Here are a few questions that you might ask yourself:
Is a Venus Flytrap plant actually a trap?
Have you ever seen a Venus Flytrap in action?
Does it really eat its prey?
How does it know that an insect has entered its trap?
Did you know that this plant is a predator that waits patiently for its prey to walk, crawl or fly into its trap? Being unaware of this trap, insects and spiders walk or fly into their fatal end. Once an insect steps or flies into the mouth of this plant the jaw swiftly shuts and closes around the insects body and there is no escape.
The Venus Flytrap is a carnivorous plant. Inside the mouth (or leaves) of the fly trap are trigger
hairs. These hairs are short and stiff and are called triggers or sensitve hairs. When the prey (flies, spiders and small insects) lands or crawls into the middle of the leaves and bend the sensory (trigger) hairs the jaws closes in less than a second and the insect then becomes a meal for the plant. The insect is then digested. The leaves inside secrete a sweet nectar to attract insects to come in and then be captured.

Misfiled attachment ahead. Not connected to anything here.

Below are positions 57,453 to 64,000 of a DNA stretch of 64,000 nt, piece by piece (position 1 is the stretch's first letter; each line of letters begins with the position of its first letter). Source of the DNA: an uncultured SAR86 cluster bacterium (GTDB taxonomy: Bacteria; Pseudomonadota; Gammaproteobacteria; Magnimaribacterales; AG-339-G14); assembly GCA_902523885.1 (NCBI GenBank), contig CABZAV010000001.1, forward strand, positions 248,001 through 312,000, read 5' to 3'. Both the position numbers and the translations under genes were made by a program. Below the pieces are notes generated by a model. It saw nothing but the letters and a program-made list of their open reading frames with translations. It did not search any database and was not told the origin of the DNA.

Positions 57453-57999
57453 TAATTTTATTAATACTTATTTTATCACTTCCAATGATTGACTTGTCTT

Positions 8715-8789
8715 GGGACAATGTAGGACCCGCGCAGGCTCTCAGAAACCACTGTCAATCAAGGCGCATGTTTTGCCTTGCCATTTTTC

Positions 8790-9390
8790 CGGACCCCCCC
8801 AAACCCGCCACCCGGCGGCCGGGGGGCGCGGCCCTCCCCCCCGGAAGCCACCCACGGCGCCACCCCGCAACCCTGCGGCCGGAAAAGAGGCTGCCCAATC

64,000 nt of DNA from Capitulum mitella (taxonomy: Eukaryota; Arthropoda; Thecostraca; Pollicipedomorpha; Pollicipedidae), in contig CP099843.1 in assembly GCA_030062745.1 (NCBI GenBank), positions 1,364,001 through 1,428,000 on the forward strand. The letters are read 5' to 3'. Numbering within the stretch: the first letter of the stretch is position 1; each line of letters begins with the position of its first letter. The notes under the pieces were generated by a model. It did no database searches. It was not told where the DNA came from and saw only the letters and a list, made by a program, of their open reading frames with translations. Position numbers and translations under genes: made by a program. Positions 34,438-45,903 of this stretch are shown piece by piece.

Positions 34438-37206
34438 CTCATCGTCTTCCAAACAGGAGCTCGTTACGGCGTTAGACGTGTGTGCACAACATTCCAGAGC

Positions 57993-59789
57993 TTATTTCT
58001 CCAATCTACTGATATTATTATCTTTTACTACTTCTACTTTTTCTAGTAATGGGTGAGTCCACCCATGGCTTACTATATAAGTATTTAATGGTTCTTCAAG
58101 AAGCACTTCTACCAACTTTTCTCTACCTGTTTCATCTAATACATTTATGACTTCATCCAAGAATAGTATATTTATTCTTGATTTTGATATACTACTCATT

Have a look at our pictures and video of a the plant in action (not with an insect). We used an object to trigger the leaves to close. If you place or touch an object just inside the leaves they will fold closed but leave a bit of a gap. If there is no movement or struggle from the object to get out the leaves will not close completely. However, if it detects the wriggling of a trapped insect this will cause the jaw to close completely.